Updated exhibit will focus on forgery.
The Museum of the Bible displays 16 fragments of the Dead Sea Scrolls—and all of them are fake, according to an independent analysis contracted by the museum. The forgeries will remain on display, with an updated exhibit that attempts to use the embarrassing situation as an educational opportunity.
“Our goal is to educate the public about these items, educate the public about the academic process, and make a contribution to the field,” said Jeffrey Kloha, the museum’s chief curatorial officer. “We are currently developing content for updating our exhibit.”
The Museum of the Bible purchased the forged fragments in four different lots from four different antiquities dealers between 2009 and 2014. The Dead Sea Scrolls were one of most important discoveries in biblical archaeology in the 20th century. It was felt that a museum dedicated to the history of the Bible had to have examples of them, if they were available.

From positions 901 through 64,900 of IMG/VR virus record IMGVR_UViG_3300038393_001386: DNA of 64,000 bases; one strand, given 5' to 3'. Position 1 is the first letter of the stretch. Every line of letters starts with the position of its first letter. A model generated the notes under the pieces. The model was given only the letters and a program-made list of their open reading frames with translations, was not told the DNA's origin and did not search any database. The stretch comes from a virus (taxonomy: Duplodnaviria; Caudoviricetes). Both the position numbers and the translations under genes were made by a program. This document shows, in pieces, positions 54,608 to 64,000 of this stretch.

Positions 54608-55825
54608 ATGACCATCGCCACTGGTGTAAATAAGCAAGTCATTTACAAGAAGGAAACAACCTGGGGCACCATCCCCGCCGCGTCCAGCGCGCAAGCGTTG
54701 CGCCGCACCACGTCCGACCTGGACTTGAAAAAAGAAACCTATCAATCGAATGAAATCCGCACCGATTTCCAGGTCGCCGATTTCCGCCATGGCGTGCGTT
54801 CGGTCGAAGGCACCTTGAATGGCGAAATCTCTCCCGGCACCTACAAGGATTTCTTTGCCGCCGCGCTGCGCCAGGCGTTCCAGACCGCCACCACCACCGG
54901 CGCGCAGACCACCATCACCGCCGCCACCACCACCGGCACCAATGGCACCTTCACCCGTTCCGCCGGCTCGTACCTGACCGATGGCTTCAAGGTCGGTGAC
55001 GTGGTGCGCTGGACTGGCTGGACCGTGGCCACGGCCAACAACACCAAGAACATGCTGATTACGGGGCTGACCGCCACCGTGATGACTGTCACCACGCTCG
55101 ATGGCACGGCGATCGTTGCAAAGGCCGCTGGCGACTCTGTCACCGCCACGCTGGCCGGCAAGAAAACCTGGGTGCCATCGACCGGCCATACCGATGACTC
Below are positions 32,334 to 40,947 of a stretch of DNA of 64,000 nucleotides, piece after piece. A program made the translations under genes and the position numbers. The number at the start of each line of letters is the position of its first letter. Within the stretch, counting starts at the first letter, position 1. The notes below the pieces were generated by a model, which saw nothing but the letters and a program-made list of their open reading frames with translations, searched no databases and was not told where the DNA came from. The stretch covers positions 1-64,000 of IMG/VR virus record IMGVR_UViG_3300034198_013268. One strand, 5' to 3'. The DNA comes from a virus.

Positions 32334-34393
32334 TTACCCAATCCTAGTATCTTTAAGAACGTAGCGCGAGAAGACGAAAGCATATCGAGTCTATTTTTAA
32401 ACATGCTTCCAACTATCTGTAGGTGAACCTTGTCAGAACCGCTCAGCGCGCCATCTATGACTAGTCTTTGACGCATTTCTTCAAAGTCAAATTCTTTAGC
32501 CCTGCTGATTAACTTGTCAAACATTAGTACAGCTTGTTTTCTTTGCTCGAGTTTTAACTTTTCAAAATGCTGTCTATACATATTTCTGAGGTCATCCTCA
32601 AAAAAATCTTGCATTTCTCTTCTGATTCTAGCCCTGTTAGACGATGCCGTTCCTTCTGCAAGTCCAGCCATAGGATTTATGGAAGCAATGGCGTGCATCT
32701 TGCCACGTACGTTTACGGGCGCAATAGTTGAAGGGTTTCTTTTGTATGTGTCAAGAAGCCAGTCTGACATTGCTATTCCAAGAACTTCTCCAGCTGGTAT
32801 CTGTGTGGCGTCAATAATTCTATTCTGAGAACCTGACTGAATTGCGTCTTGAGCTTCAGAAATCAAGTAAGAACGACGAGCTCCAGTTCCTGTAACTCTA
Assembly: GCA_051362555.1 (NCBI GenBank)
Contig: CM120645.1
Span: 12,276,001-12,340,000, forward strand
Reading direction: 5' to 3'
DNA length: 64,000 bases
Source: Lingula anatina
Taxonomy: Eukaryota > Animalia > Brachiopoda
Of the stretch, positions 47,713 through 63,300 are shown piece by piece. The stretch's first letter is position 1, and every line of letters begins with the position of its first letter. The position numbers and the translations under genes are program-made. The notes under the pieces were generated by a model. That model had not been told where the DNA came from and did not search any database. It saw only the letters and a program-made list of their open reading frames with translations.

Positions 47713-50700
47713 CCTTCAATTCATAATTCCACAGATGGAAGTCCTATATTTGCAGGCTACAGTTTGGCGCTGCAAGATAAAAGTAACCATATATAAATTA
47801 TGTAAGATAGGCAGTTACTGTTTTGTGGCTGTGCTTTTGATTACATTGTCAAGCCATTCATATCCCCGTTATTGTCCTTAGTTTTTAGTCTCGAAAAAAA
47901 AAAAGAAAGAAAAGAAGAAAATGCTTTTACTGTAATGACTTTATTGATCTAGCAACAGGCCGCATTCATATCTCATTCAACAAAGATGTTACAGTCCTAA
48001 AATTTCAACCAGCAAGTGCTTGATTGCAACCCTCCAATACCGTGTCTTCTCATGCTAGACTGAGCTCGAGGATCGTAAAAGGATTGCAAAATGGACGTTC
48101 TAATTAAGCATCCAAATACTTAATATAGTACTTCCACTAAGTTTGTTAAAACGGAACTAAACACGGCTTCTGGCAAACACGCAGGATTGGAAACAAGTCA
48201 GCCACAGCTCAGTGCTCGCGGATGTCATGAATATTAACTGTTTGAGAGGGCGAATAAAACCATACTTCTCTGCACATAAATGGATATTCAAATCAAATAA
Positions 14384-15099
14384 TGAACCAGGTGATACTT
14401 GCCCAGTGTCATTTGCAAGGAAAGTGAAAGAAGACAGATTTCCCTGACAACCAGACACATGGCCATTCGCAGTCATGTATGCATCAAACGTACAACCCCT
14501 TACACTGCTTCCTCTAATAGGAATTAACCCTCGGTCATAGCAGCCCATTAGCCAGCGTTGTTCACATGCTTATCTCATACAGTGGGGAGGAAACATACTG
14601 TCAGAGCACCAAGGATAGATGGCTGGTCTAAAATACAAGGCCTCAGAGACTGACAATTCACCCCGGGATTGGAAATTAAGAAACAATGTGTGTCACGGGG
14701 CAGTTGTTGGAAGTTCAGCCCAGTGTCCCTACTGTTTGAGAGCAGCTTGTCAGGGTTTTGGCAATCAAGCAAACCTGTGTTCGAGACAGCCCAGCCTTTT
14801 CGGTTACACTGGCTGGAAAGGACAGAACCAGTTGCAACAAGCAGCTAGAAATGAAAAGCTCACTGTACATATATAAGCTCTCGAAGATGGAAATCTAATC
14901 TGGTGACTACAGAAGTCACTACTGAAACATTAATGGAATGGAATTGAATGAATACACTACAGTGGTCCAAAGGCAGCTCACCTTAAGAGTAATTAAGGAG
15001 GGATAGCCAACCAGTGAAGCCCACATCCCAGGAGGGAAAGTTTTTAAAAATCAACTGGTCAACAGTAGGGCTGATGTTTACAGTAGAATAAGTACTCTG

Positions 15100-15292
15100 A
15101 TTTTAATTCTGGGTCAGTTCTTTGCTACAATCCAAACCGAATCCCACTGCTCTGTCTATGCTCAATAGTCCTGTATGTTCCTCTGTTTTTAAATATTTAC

The ancient scrolls were discovered by Bedouins in 1947. A cobbler in Bethlehem named Khalil Eskander Shahin and known as Kando served as an intermediary between the Bedouins and the institutions that wanted to buy them. The Kando family kept some of the fragments, as an investment.
When a number of scroll fragments began to come on the market in 2002, some were directly connected to the Kando family, and few questions were raised about their authenticity. Before the Bible museum opened, however, a group of scholars examined the fragments while writing a book about the Dead Sea Scrolls. Questions began to surface about five of the 16.
When the museum opened, the Dead Sea Scrolls were displayed with signs acknowledging the questions about their authenticity.
“Some scholars insisted …